Full Text Available Wheat (Triticum aestivum L. spike development is the foundation for grain yield. We obtained a novel wheat mutant, dms, characterized as dwarf, multi-pistil and sterility. Although the genetic changes are not clear, the heredity of traits suggests that a recessive gene locus controls the two traits of multi-pistil and sterility in self-pollinating populations of the medium plants (M, such that the dwarf genotype (D and tall genotype (T in the progeny of the mutant are ideal lines for studies regarding wheat spike development. The objective of this study was to explore the molecular basis for spike abnormalities of dwarf genotype.Four unigene libraries were assembled by sequencing the mRNAs of the super-bulked differentiating spikes and stem tips of the D and T plants. Using integrative analysis, we identified 419 genes highly expressed in spikes, including nine typical homeotic genes of the MADS-box family and the genes TaAP2, TaFL and TaDL. We also identified 143 genes that were significantly different between young spikes of T and D, and 26 genes that were putatively involved in spike differentiation. The result showed that the expression levels of TaAP1-2, TaAP2, and other genes involved in the majority of biological processes such as transcription, translation, cell division, photosynthesis, carbohydrate transport and metabolism, and energy production and conversion were significantly lower in D than in T.We identified a set of genes related to wheat floral organ differentiation, including typical homeotic genes. Our results showed that the major causal factors resulting in the spike abnormalities of dms were the lower expression homeotic genes, hormonal imbalance, repressed biological processes, and deficiency of construction materials and energy. We performed a series of studies on the homeotic genes, however the other three causal factors for spike abnormal phenotype of dms need further study.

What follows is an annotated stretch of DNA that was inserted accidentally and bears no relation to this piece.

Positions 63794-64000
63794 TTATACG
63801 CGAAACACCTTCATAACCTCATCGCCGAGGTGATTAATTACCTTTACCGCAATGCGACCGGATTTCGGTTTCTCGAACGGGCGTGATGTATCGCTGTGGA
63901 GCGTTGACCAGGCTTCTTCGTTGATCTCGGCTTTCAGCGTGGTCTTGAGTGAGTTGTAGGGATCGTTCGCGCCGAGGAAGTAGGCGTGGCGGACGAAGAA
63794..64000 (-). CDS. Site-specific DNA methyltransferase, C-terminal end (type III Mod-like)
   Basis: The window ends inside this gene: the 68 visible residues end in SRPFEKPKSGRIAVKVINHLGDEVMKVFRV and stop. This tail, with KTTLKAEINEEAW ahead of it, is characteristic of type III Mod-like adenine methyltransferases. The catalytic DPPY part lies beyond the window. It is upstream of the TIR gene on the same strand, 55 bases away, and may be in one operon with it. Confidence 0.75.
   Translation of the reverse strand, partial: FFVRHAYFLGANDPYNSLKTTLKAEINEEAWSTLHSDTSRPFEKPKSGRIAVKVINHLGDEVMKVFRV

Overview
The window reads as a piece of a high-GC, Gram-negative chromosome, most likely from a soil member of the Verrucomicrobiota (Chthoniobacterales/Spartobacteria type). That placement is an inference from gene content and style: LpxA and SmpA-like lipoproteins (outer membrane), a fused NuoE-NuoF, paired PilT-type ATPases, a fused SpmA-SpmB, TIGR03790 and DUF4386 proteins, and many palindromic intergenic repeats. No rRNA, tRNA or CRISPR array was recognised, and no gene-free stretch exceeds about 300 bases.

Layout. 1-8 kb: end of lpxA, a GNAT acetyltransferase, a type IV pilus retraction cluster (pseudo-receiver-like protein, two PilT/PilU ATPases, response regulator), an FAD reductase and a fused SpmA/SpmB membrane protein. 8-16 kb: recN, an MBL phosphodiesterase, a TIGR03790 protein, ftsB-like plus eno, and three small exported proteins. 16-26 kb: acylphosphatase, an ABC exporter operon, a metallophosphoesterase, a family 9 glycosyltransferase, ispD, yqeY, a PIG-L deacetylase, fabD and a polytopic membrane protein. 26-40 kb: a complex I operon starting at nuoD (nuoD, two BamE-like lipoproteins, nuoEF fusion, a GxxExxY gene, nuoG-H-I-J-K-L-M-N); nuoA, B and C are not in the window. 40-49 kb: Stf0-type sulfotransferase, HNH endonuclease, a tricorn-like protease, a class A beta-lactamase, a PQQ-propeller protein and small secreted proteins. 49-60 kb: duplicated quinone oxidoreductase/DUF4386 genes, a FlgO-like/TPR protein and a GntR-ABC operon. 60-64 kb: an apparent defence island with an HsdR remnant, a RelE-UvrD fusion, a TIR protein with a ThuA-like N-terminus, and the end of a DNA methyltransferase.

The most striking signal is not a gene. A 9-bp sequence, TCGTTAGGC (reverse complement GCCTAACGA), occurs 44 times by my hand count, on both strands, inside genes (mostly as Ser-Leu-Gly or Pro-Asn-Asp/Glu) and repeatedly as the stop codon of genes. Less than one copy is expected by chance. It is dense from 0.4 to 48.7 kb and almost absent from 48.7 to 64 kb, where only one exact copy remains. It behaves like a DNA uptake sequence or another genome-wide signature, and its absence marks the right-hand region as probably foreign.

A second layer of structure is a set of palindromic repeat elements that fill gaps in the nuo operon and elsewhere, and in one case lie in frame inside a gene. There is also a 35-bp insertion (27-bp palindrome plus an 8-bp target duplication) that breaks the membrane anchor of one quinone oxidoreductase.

12. Transcriptome Analysis for Abnormal Spike Development of the Wheat Mutant dms.

    Science.gov (United States)

    Zhu, Xin-Xin; Li, Qiao-Yun; Shen, Chun-Cai; Duan, Zong-Biao; Yu, Dong-Yan; Niu, Ji-Shan; Ni, Yong-Jing; Jiang, Yu-Mei

    2016-01-01

    Wheat (Triticum aestivum L.) spike development is the foundation for grain yield. We obtained a novel wheat mutant, dms, characterized as dwarf, multi-pistil and sterility. Although the genetic changes are not clear, the heredity of traits suggests that a recessive gene locus controls the two traits of multi-pistil and sterility in self-pollinating populations of the medium plants (M), such that the dwarf genotype (D) and tall genotype (T) in the progeny of the mutant are ideal lines for studies regarding wheat spike development. The objective of this study was to explore the molecular basis for spike abnormalities of dwarf genotype. Four unigene libraries were assembled by sequencing the mRNAs of the super-bulked differentiating spikes and stem tips of the D and T plants. Using integrative analysis, we identified 419 genes highly expressed in spikes, including nine typical homeotic genes of the MADS-box family and the genes TaAP2, TaFL and TaDL. We also identified 143 genes that were significantly different between young spikes of T and D, and 26 genes that were putatively involved in spike differentiation. The result showed that the expression levels of TaAP1-2, TaAP2, and other genes involved in the majority of biological processes such as transcription, translation, cell division, photosynthesis, carbohydrate transport and metabolism, and energy production and conversion were significantly lower in D than in T. We identified a set of genes related to wheat floral organ differentiation, including typical homeotic genes. Our results showed that the major causal factors resulting in the spike abnormalities of dms were the lower expression homeotic genes, hormonal imbalance, repressed biological processes, and deficiency of construction materials and energy. We performed a series of studies on the homeotic genes, however the other three causal factors for spike abnormal phenotype of dms need further study.